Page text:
Stewarton Hive

Stewarton Hive

The introduction of this Stewarton hive (a bee hive) is credited to Robert Kerr, of Stewarton, Ayrshire, in 1819. Little is known about the detail of the earliest Stewartons, but during the second half of the 19th century several enthusiasts recorded the detail of the design and their experience of using the hive. Most notable of these was John Mc Culloch McPhedran, who wrote regularly in the British Bee Journal as 'The Renfrewshire Beekeeper'cite journal | author=A Renfrewshire Bee Keeper| title=The Stewarton Hive and System| journal=The British Bee Journal| year=1873-74| volume=1| pages=11–13] . More recently, Dr. Eva Crane has summarised informationcite book | title=The World History of Beekeeping and Honey Hunting | last=Crane | first=Dr. Eva |date=1999| publisher=Duckworth ] , although, as with many aspects of bee keeping history, detail appears to have been overlooked, and a few 'modern myths' have been allowed to develop. Dr. Crane correctly asserts that the Stewarton "kept the queen out of the honey boxes" thus allowing the beekeeper to secure a crop of honey free from contamination from brood. However, the Stewarton hive was apparently the first to allow unlimited expansion simply by adding extra boxes. Extra boxes below allowed expansion of the brood, and thus strongly inhibited swarming and any tendency for the queen to enter the honey boxes, while expansion with extra honey boxes above the brood area gave ample space for the bees to create surplus honey stores that were easily harvested by the beekeeper.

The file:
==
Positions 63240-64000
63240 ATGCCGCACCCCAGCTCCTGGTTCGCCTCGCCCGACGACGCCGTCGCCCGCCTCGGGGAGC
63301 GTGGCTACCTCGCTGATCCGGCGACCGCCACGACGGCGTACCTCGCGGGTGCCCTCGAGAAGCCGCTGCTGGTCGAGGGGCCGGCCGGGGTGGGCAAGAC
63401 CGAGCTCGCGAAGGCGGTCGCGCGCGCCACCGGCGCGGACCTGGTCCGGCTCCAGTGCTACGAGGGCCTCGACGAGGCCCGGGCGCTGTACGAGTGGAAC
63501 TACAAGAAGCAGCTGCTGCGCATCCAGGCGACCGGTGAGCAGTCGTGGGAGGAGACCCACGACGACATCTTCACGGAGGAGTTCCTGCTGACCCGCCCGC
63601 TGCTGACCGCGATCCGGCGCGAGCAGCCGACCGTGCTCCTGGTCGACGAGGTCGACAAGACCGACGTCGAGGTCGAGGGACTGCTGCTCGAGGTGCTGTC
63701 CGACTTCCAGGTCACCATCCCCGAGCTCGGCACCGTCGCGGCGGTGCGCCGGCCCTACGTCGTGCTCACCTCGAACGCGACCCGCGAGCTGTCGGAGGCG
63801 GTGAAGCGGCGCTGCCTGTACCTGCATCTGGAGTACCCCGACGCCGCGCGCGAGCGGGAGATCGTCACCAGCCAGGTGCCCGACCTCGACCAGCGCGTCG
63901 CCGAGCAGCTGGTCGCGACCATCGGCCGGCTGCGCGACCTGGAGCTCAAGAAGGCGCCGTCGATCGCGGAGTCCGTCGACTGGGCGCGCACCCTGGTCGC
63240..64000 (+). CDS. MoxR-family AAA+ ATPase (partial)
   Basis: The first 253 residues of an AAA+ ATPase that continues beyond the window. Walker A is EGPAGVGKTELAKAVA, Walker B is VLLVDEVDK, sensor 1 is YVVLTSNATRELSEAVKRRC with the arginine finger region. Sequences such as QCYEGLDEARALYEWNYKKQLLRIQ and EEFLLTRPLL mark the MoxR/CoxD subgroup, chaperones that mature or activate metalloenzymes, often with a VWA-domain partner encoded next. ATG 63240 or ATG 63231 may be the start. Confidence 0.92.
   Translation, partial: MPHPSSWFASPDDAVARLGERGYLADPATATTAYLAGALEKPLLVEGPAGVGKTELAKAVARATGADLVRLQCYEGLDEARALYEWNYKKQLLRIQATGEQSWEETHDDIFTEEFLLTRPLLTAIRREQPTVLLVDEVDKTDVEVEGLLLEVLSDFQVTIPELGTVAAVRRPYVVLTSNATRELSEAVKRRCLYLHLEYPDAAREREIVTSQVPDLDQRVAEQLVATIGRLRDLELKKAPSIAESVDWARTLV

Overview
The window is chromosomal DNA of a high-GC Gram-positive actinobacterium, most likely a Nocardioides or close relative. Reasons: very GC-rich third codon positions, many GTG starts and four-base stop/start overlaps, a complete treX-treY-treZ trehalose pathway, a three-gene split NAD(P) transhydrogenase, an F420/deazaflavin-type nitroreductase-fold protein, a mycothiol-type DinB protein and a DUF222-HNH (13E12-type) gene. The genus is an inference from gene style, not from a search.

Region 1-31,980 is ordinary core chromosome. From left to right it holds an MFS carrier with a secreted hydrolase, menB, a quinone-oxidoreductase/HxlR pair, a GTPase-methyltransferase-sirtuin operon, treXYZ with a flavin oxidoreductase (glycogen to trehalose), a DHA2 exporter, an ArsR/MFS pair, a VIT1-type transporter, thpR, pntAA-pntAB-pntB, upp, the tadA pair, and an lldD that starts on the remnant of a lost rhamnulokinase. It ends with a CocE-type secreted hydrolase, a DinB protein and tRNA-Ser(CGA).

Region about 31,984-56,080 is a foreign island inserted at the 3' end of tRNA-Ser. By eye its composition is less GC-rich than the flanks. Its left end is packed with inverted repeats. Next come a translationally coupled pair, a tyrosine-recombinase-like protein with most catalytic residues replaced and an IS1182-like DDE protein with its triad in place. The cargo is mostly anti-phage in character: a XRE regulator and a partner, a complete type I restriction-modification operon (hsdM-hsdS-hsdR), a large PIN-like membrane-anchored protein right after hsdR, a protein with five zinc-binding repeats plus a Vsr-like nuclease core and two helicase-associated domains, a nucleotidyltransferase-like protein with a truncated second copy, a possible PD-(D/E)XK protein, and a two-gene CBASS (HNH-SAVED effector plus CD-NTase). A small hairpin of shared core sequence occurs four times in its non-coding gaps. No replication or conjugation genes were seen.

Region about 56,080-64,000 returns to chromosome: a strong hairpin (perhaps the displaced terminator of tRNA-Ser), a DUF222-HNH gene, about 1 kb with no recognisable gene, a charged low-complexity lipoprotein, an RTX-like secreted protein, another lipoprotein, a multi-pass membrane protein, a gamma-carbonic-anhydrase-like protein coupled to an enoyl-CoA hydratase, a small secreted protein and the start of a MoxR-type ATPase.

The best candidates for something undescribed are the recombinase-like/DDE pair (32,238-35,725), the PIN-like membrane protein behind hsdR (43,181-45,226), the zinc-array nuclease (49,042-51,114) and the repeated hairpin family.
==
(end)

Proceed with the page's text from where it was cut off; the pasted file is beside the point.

The Stewarton hive was not the first octagonal bee hive. The Reverend William Mew, of Eastington, Gloucestershire (not Eastlington, as so many writers even into the C20th have it, thus demonstrating their copying of earlier errors), can be identified as the originator of a 'transparent' hive which is almost certainly the inspiration for the octagonal hives recorded by Christopher Wren and John Evelyn. Close reading of the available evidence challenges the myth that Wren was himself a 'bee master'; it is much more likely that he simply cooperated with his mentor, Dr. Wilkins, and drew the hive that several were interested in. John Evelyn records in his diaries his experience with these hives, but has left a tantalizing illustration of a hive that has features that clearly link with the Stewarton. David Smith worked on Evelyn's unpublished manuscript material for his "Elysium Britannicum" and published this in 1965cite journal | author=Smith, D.A. (ed)| title=John Evelyn's manuscript on bees from Elysium Britannicum| journal=Bee World| year=1965| pages=48–64] . Dr. Eva Crane says this was written "about 1655"cite journal | author=A Renfrewshire Bee Keeper| title=The Stewarton Hive and System| journal=The British Bee Journal| year=1873-74| volume=1| pages=11–13] but Evelyn's illustration of an octagonal hive appears to be much later.